Wars are expensive, and they always end up costing more than what was announced going in. Mitch Daniels, then the director of the Office of Management and Budget, predicted that the war in Iraq launched in 2003 would cost $50 to $60 billion, including the costs of reconstruction and clean-up. Bush economic adviser Larry Lindsey got in trouble for suggesting that it could cost as much as $100 billion. But as of 2013, the Department of Defense thinks the war will cost roughly $770 billion. On top of DOD appropriations, the total costs of the Iraq war through 2013 appears to be about $1.7 trillion. When you add the costs of caring for veterans, the number rises to $2.1 trillion or so. If you add interest paid on the debt we needed to pay for the war, the cost goes even higher.
Politicians have every incentive not to be upfront about the future costs of military engagement, and the way the VA is funded allows them to ignore these costs. As Cato Institute’s Michael Cannon and Chris Preble explain in the New York Times a few days ago:
Veterans’ health and disability benefits are some of the largest costs involved in any military conflict, but they are delayed costs, typically reaching their peak 40 or 50 years after the conflict ends. Congress funds these commitments — through the Department of Veterans Affairs — only once they come due. As a result, when Congress debates whether to authorize and fund military action, it can act as if those costs don’t exist.
But as we know, these costs do exist. That’s the other VA scandal. Unfortunately, even if the Department of Veteran Affairs weren’t plagued with massive inefficiencies and mismanagement, it probably wouldn’t be ready for veterans when they come back from wars.
How much would it cost to adequately cover them? The Wall Street Journal has an estimate of one plan going through Congress to address the inadequate supply of care for current veterans:
The Senate recently whisked through with only three dissenting votes a bill cobbled together by Bernie Sanders and John McCain that authorizes $500 million to hire additional VA providers, over $200 million to lease 26 medical facilities and an unspecified amount to contract private care for veterans who live more than 40 miles from the nearest VA or experience treatment delays. Minutes before the vote, CBO issued a “preliminary” estimate that private care would cost $35 billion over the next two years and $50 billion annually thereafter. …
As CBO notes, the “magnitude of [the bill’s] budgetary effects is highly uncertain” because it’s unclear how many more veterans will seek care once they don’t have to drive four hours or wait three months to get it. Only 8.4 million of more than 16 million veterans who qualify for VA care are enrolled.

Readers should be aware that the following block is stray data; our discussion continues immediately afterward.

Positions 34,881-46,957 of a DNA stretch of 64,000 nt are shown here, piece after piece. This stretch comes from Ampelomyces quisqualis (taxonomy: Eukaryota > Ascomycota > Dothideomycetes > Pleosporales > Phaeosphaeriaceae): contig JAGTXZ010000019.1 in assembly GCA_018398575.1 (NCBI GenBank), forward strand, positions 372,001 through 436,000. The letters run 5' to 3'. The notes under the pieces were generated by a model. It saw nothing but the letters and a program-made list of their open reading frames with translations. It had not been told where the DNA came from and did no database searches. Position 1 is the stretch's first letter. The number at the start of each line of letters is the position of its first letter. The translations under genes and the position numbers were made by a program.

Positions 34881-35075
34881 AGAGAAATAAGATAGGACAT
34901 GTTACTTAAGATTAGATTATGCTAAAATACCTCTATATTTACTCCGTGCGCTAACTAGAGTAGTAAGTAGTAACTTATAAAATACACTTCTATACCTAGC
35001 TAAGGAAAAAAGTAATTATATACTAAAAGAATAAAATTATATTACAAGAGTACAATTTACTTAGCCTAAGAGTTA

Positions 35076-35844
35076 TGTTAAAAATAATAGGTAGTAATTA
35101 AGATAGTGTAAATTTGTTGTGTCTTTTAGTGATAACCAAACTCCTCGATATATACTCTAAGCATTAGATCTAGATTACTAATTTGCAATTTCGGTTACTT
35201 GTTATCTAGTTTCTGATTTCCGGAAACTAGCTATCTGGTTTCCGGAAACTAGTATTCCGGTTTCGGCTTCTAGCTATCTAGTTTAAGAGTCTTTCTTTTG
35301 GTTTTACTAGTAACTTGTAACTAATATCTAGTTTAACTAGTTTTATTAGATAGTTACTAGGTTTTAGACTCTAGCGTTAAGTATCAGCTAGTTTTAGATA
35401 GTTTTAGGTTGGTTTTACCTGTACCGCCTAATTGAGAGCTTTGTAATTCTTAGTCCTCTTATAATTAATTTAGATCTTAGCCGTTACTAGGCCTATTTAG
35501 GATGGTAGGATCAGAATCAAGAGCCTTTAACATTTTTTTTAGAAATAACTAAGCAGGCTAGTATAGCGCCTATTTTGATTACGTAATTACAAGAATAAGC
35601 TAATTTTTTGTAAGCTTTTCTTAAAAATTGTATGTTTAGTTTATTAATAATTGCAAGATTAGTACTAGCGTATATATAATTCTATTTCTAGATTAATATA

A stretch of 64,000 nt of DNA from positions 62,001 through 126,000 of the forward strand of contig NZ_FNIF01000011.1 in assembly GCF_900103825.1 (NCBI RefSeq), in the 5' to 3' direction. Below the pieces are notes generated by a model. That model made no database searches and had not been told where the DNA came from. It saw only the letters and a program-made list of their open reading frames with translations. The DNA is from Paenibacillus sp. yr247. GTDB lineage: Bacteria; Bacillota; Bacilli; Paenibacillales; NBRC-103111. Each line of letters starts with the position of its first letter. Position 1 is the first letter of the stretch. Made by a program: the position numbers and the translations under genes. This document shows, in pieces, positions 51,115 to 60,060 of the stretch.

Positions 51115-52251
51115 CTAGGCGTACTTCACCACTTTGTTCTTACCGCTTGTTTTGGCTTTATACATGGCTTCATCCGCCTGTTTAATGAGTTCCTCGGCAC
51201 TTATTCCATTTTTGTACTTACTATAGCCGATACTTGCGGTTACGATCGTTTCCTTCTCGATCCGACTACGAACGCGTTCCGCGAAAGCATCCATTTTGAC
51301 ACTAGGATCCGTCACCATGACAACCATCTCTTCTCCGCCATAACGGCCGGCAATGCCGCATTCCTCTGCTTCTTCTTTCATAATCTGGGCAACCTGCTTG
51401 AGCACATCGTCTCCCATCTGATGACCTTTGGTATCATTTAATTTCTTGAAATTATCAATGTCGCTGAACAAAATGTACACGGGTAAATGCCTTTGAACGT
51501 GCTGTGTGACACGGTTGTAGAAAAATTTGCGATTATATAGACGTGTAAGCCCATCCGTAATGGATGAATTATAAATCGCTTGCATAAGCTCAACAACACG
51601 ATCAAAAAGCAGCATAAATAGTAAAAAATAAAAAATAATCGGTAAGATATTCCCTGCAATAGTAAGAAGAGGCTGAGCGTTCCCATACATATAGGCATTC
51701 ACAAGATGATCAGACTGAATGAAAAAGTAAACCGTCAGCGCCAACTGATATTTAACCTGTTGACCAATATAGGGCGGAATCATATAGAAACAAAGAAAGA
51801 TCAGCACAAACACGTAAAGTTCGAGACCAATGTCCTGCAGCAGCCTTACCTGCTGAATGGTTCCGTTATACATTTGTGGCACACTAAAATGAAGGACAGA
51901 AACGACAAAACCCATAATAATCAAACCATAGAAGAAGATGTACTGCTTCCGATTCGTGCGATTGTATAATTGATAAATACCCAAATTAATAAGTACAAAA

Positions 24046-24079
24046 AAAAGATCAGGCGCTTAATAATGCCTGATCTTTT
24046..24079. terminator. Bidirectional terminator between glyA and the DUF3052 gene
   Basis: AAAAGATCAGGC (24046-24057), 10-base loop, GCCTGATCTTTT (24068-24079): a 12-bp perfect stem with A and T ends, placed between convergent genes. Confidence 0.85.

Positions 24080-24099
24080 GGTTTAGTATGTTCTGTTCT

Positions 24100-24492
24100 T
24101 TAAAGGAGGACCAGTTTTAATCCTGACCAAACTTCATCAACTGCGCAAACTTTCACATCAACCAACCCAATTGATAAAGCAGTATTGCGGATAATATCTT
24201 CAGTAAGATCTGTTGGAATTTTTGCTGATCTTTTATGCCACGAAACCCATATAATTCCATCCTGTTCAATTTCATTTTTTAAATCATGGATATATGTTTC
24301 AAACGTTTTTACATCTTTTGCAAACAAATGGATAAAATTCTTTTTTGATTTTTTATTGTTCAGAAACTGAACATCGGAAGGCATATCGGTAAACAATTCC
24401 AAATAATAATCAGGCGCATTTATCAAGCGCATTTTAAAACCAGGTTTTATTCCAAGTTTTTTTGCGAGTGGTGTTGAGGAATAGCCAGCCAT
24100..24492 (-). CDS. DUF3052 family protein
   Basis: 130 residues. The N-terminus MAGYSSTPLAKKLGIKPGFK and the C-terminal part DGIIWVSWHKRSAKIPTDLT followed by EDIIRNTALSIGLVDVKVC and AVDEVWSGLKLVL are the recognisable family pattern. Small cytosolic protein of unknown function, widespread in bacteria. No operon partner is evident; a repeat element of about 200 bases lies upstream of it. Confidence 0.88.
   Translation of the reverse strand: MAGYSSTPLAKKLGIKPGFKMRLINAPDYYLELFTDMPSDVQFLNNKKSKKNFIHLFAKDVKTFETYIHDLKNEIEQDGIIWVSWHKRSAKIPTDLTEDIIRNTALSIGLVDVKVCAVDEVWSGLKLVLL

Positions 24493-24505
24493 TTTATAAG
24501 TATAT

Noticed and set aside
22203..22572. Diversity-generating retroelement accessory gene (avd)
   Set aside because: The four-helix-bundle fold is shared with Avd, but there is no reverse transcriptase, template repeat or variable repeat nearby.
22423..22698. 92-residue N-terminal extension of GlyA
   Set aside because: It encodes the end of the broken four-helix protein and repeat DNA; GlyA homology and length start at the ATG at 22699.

Nor is it clear how much more care veterans will seek. The VA doesn’t charge premiums, immunizations and preventative screenings are free, and out-of-pocket costs are negligible. Even the lowest “priority group” pays a mere $10 daily co-pay for inpatient care. The upshot of this all-you-can-eat buffet has been rationed care, which is the real cause of the VA waiting-list scandal.
You can pile that bill onto the other bills that Millennials will have to shoulder when they grow up.
Is there a better way? Yes, say Preble and Cannon. In fact, they have a clever plan that would take care of the budgetary impact of treating veterans, the poor quality of service they get now, and the lack of transparency about the cost of wars.
We propose a system of veterans’ benefits that would be funded by Congress in advance. It would allow veterans to purchase life, disability and health insurance from private insurers. Those policies would cover losses related to their term of service, and would pay benefits when they left active duty through the remainder of their lives.
To cover the cost, military personnel would receive additional pay sufficient to purchase a statutorily defined package of benefits at actuarially fair rates. The precise amount would be determined with reference to premiums quoted by competing insurers, and would vary with the risks posed by particular military jobs.
Insurers and providers would be more responsive because veterans could fire them — something they cannot do to the Department of Veterans Affairs. Veterans’ insurance premiums would also reveal, and enable recruits and active-duty personnel to compare, the risks posed by various military jobs and career paths.
Most important, under this system, when a military conflict increases the risk to life and limb, insurers would adjust veterans’ insurance premiums upward, and Congress would have to increase military pay immediately to enable military personnel to cover those added costs.
Sounds great to me. The whole thing is here.